I would do assistance work for 2-3 sets of 8-12 reps. So scale the intensity accordingly.
Let’s finish our example program (I’ll use hypothetical strength levels, you owe me a beer if it’s perfect for you):
A) Advanced Tuck Planche Hold – 30 sec total
B) Tuck Planche Push-Ups – 3 sets of 8
A) One-Arm Chin-Up 90 Degree Holds – 30 sec total
B) Rope Climbs 3 sets of maximum
A) Double Kettlebell Snatch – 12 reps total
B) Double Kettlebell Swings – 3 sets of 12
A) Sandbag Military Press – 15 reps total
B) Kettlebell Alternating Military Press – 3 sets of 8
A) One-Leg Front Lever Hold – 30 sec total
B) Advanced Tuck Front Lever Raises – 3 sets of 8
A) Weighted Pistol – 15 reps total (per leg)
B) Sandbag Zercher Squat – 3 sets of 8
Again, it is just an example. I can’t possibly know what your strength levels are, so you need to do some homework. Hate homework? Check this out.
How I Came Up with This?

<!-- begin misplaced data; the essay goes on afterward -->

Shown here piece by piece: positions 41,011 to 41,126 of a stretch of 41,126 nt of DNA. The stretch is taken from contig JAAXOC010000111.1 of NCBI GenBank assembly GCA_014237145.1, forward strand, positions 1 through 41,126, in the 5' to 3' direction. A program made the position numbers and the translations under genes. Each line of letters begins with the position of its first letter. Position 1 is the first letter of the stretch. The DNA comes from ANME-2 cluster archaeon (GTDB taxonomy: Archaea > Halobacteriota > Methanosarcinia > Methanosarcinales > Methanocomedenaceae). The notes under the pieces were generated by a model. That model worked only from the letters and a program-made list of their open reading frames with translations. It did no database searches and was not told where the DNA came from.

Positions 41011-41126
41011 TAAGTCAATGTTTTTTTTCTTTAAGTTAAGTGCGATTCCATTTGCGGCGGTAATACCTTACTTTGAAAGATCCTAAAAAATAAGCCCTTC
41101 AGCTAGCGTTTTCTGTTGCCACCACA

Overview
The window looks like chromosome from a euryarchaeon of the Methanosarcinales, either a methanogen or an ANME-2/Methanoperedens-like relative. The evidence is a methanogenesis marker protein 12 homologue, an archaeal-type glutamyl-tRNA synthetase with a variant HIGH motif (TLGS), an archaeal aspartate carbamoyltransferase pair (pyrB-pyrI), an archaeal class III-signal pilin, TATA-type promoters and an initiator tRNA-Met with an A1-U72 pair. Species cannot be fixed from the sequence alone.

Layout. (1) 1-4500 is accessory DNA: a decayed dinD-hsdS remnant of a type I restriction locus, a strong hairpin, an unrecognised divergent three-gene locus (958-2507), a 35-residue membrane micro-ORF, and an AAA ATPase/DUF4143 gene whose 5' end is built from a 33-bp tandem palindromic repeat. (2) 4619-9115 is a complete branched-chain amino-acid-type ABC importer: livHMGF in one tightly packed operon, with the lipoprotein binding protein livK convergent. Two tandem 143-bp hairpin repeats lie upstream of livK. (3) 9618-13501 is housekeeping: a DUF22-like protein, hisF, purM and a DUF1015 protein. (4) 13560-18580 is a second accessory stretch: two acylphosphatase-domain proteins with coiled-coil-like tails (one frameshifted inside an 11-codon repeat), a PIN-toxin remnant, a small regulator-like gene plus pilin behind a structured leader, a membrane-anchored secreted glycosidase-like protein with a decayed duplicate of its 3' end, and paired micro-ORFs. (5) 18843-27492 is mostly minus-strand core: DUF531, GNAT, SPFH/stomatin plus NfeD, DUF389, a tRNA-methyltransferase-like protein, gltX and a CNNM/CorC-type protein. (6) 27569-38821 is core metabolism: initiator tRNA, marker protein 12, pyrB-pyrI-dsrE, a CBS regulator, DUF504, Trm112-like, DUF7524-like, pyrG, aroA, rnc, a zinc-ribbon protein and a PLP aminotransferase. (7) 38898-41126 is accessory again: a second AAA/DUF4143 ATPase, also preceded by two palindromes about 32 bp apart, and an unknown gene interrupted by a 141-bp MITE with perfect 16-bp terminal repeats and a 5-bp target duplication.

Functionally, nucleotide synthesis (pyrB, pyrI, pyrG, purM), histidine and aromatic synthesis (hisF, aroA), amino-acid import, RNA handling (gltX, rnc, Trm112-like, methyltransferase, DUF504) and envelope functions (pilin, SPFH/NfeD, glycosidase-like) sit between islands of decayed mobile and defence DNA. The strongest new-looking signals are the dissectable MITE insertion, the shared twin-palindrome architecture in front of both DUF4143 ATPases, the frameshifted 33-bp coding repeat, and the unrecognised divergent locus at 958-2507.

It is nothing new. Such programs existed long time before I was born. Like we say here in Ukraine: “Everything new is well-forgotten old”. But sometimes you need to be reminded about something to understand its value.
Lots of athletes used some sort of high-frequency training with success for decades. Arnold and Sergio Oliva (pictured above), the all-mighty Bulgarians, Pyotr Kryloff and Arthur Saxon, Eugene Sandow and plenty of others. The important thing was to make it work for average genetics, which I think I accomplished (by restricting volume).
Why So Often?
High-frequency programs always work awesome for me (and also for my clients). The problem usually is in time. I know that it is lame excuse. However, sometimes you just can’t commit to training every day because of some reasons that are out of your control. Anyway, if you are used to training 3 times per week and hit plateau, then high-frequency training can be your lucky way out. In my experience high-frequency training is good way to gain more strength through neural adaptation, build more muscle through increased training volume and lean out a bit through burning more calories (more often).